Another benefit of a diverse microbiome could be more workout motivation – here’s why.
By now, most of us know that the benefits of a well-functioning gut aren’t just limited to improved digestion. The gut microbiome also impacts our mood, sleep and immune system, so it’s not something to neglect.
That’s particularly true as we head into new year and all the workout goals that come with it, as a recent study suggests that your gut health could also be responsible for your motivation.
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In the study – performed on mice – researchers found that some species of gut-dwelling bacteria activate nerves that promote the desire to exercise. Published in the journal Nature, it was shown that differences in running performance were largely linked to the presence of certain gut bacterial species.
In particular, researchers measured the amount of daily voluntary wheel running the animals did, as well as their endurance. They found that gut bacteria was even more important than genetics when it came to the amount of exercise performed, as well as the distance covered. When they gave the mice antibiotics to get rid of their gut bacteria, the mice’s running performance reduced by about half.
In particular, strains of eubacterium rectale and coprococcus eutactus — forms of bifidobacteria —were shown to produce the metabolites that encouraged motivation.
“The researchers suggest that these species produce a special fatty acid when they ferment our food called fatty acid amides (FAAs),” explains dietitian Sophie Medlin, founder of City Dietitians. “FAAs stimulate a particular receptor in the vagus nerve, which connects the gut and the brain.
“When this receptor is stimulated, you receive a bigger dopamine hit from exercising than when you don’t have these bacteria and these receptors are not activated. This means that if you have these particular bacterial species, you are mentally and physically much more likely to want to engage in exercise and potentially to persevere through longer, tougher workouts because the chemical reward you get when you do so is greater.”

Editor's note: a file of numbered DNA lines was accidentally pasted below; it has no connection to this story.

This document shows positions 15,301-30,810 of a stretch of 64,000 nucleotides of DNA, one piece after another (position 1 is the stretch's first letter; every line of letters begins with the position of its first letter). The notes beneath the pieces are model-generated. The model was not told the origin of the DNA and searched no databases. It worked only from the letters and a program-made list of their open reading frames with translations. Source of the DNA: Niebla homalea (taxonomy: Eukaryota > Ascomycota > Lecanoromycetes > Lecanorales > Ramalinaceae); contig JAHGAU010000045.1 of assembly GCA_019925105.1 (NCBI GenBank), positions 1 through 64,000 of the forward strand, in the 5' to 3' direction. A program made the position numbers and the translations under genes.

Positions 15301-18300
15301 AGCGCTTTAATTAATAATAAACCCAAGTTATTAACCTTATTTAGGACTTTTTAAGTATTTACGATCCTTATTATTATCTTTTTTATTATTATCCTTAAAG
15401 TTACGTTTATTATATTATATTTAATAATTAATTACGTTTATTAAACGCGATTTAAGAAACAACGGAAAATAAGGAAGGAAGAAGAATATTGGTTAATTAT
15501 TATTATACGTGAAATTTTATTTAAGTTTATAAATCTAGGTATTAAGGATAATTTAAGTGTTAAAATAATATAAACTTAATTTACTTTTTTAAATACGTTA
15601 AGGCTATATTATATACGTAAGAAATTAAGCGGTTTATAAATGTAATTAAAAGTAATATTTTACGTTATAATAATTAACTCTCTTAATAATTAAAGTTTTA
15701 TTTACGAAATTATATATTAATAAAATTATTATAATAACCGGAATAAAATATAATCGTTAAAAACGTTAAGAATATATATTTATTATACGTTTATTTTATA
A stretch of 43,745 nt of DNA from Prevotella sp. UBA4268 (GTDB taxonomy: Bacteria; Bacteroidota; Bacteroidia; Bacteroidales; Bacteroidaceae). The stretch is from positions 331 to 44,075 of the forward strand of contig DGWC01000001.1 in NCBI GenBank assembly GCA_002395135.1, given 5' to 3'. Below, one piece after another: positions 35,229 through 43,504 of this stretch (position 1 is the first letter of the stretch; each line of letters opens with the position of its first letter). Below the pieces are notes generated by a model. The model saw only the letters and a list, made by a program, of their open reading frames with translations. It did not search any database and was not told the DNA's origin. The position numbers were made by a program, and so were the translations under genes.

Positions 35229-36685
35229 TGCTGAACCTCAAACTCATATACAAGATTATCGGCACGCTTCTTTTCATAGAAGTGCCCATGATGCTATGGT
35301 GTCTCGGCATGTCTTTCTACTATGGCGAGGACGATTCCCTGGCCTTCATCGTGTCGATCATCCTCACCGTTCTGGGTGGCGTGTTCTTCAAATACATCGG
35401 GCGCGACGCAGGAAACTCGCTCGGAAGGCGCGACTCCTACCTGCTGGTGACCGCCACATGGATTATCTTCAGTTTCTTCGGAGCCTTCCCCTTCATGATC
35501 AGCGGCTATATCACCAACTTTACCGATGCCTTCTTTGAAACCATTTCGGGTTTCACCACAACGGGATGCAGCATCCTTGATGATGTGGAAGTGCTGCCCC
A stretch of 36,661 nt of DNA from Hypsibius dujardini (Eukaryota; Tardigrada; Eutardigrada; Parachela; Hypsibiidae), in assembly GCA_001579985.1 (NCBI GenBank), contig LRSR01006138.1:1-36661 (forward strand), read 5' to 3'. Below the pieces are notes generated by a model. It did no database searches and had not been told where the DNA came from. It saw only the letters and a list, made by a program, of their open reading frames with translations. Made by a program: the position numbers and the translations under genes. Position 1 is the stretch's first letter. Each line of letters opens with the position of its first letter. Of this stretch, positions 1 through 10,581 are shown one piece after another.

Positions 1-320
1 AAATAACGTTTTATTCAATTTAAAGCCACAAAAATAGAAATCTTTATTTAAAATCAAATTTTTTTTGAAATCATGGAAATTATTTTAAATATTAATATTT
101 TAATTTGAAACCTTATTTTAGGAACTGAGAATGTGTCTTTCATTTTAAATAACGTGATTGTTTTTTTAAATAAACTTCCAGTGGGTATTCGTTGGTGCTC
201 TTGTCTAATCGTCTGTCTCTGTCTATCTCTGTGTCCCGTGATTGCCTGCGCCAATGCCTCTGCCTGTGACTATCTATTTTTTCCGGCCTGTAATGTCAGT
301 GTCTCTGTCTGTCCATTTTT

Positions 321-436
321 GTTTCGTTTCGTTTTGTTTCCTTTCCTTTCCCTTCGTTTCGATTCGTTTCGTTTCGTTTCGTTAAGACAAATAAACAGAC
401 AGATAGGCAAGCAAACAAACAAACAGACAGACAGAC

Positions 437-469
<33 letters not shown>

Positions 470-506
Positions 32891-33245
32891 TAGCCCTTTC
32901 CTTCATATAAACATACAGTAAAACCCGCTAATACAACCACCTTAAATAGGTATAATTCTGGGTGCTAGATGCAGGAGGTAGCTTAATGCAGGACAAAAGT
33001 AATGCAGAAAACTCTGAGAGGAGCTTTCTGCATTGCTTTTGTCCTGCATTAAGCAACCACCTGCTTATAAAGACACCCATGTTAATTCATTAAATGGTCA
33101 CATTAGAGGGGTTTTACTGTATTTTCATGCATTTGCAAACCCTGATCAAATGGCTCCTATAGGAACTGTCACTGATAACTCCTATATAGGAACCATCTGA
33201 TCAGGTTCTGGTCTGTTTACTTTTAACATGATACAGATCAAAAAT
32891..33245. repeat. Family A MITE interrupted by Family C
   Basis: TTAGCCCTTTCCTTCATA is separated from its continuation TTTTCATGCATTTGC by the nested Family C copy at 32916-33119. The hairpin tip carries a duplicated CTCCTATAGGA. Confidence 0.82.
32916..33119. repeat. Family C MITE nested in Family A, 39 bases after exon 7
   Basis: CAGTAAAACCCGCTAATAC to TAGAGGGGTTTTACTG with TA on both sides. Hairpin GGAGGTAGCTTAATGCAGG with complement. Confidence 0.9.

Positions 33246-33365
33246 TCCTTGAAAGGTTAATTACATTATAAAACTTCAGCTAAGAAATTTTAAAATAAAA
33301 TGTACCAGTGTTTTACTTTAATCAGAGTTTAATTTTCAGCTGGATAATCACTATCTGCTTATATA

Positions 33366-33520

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While this particular mechanism needs more research, especially in humans, bifidobacteria is already shown to have a big impact on mood disorders that are often associated with a lack of motivation to exercise.
One study from 2017 found that supplementing with bifidobacterium reduces depression and increased quality of life in patients with IBS, while research from the Brain, Behaviour and Immunity journal found that this strain of bacteria reduced overall sad mood, rumination and aggressive thoughts.
Bifidobacterium are also responsible for digesting carbs and fibre, as well as producing B-vitamins, meaning your body might be more likely to have the energy to get through any tough activities.
“This gut-to-brain motivation pathway might have evolved to connect nutrient availability and the state of the gut bacterial population to the readiness to engage in prolonged physical activity,” said study co-author, J. Nicholas Betley, PhD, an associate professor of biology at the University of Pennsylvania’s School of Arts and Sciences. “This line of research could develop into a whole new branch of exercise physiology.”
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Medlin says: “If you’re someone who struggles to maintain a balanced diet and you feel very stressed, a lack of these bacteria may contribute to the fact that it feels more difficult to exercise regularly when we’re not looking after ourselves so well.”
To feed bifidobacteria, she recommends ensuring your diet is full of foods that are rich in substances called polyphenols, found in brightly coloured fruits and vegetables as well as wholegrains, cocoa, green tea and even red wine. “We are not at a stage of being able to identify what specific foods you can eat to encourage the populations of specific bacteria yet so the best bet if you want to have more of the bacteria that support positive exercise behaviours is to eat a well balanced diet with plenty of plants,” she adds.
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